VIPS runs a copy of the image processing pipeline for each thread, so for 12 threads you get 12 copies of each pixel buffer. If you turn off threading you will see a large drop in memory use.

Some systems, like ImageScience and nip2, have relatively long start-up times and this hurts their position in the table.

The VIPS command-line version generates a huge amount of disc traffic which makes it unsuitable for certain applications. This is not really considered in this table.

Pillow uses a high-quality resizing technique based on adaptive convolution. This hurts its speed on this test as the other systems here are using a simple affine transform plus a bilinear interpolator. I've set it to use NEAREST for this benchmark, which is probably closest to what everyone else is doing.

The OpenImageIO test uses oiiotool, which may not be the best way to test the library.

ExactImage will not read tiled tiff, so the benchmark uses a strip tiff for this test.

libgd, ymagine and GEGL will not read tiff, so I used jpeg. Their "times slower" column is against vips with a jpeg source. A lot of time is therefore being spent in libjpeg, which is slightly unfair to libvips.

GEGL is not really designed for batch-style processing -- it targets interactive applications, like paint programs.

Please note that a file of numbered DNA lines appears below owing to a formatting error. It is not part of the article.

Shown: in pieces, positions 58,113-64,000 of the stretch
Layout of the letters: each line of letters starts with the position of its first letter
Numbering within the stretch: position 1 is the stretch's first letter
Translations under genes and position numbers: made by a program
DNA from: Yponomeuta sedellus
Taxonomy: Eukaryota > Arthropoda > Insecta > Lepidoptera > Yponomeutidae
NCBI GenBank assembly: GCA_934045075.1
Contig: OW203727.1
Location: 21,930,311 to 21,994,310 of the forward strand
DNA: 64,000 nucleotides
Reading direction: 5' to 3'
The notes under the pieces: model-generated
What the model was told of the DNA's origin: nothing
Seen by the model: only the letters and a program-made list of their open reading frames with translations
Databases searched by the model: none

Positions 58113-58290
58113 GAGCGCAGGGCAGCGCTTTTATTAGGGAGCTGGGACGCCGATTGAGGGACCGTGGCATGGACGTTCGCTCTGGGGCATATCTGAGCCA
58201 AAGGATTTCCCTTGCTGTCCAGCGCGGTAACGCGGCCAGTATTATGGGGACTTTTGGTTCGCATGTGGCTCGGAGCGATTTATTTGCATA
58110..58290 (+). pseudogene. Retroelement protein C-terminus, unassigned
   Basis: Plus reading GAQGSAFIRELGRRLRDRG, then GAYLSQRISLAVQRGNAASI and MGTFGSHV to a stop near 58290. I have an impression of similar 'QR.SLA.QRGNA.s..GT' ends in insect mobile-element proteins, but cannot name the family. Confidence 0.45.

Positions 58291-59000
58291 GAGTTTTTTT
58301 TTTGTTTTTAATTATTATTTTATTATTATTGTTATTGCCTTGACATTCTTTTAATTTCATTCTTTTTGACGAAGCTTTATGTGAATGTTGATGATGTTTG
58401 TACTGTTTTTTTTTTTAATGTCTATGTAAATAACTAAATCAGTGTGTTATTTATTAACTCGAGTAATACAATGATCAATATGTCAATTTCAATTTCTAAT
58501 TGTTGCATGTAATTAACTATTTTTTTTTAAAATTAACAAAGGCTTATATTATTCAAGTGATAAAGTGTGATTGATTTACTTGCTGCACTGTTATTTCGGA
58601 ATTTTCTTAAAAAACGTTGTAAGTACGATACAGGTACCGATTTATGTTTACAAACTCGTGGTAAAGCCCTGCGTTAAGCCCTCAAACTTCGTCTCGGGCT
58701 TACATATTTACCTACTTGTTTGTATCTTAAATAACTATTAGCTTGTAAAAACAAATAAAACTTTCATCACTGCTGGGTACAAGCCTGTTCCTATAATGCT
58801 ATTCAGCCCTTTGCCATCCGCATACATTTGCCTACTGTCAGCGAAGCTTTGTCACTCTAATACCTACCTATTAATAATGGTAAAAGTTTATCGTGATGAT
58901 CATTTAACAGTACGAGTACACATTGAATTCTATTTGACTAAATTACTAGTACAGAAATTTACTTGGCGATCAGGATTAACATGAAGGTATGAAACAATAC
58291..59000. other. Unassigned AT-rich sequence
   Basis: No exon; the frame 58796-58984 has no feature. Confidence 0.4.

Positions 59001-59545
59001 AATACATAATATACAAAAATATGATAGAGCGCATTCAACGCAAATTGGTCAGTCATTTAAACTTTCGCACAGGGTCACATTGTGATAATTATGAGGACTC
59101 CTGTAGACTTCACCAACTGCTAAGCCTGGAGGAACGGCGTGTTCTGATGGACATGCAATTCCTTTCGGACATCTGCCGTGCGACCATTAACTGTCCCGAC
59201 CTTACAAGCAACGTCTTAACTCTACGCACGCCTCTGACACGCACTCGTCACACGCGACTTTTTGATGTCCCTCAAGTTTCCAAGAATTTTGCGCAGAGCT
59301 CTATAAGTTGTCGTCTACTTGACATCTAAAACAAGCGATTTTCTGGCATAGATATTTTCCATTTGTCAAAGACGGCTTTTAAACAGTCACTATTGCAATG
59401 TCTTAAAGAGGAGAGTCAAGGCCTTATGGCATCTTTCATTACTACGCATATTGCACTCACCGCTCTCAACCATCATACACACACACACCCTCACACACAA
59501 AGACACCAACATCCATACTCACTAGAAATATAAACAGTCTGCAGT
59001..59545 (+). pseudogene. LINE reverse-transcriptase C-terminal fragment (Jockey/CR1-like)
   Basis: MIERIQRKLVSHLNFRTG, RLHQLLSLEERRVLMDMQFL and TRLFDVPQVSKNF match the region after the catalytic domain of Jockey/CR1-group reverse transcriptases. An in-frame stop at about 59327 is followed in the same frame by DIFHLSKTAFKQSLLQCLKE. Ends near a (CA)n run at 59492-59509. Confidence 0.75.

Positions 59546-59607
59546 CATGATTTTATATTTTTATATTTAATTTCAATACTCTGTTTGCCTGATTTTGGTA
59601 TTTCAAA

Octave aims to be a very high-level prototyping language and is not primarily targeting speed. I timed a 2,000 by 2,000 pixel monochrome JPEG and extrapolated from that.

FreeImage does not have a sharpening or convolution operation so I skipped that part of the benchmark.

ImageScience is based on FreeImage and therefore does not support sharpening, so I've skipped that part of the test. The resize() method is always bicubic which is a little unfair as the other benchmarks here use bilinear.

sips was run on a different OS X machine. On that machine, vips-c took 0.28s and sips 1.03s, so I scaled the sips time up by the ratio of 0.28 / 0.20 (the time vips-c took on the benchmark machine). Not very realistic, unfortunately. sips only supports crop and resize, so I didn't time sharpen. The sips resize algorithm is unknown and is probably much fancier than the simple bilinear interpolation used in the other tests.

Why is VIPS quick

We have a How it works page which goes into some detail, but briefly:

Threaded image input-output (IO) system
Most image processing libraries have threaded operations. Each operation has code, generally using a framework like OpenMP, to run the operation over all the available processors. VIPS instead puts the threading into the image IO system and gives each thread a separate copy of the whole image pipeline to work on. This style of horizontal threading makes much better use of processor caches.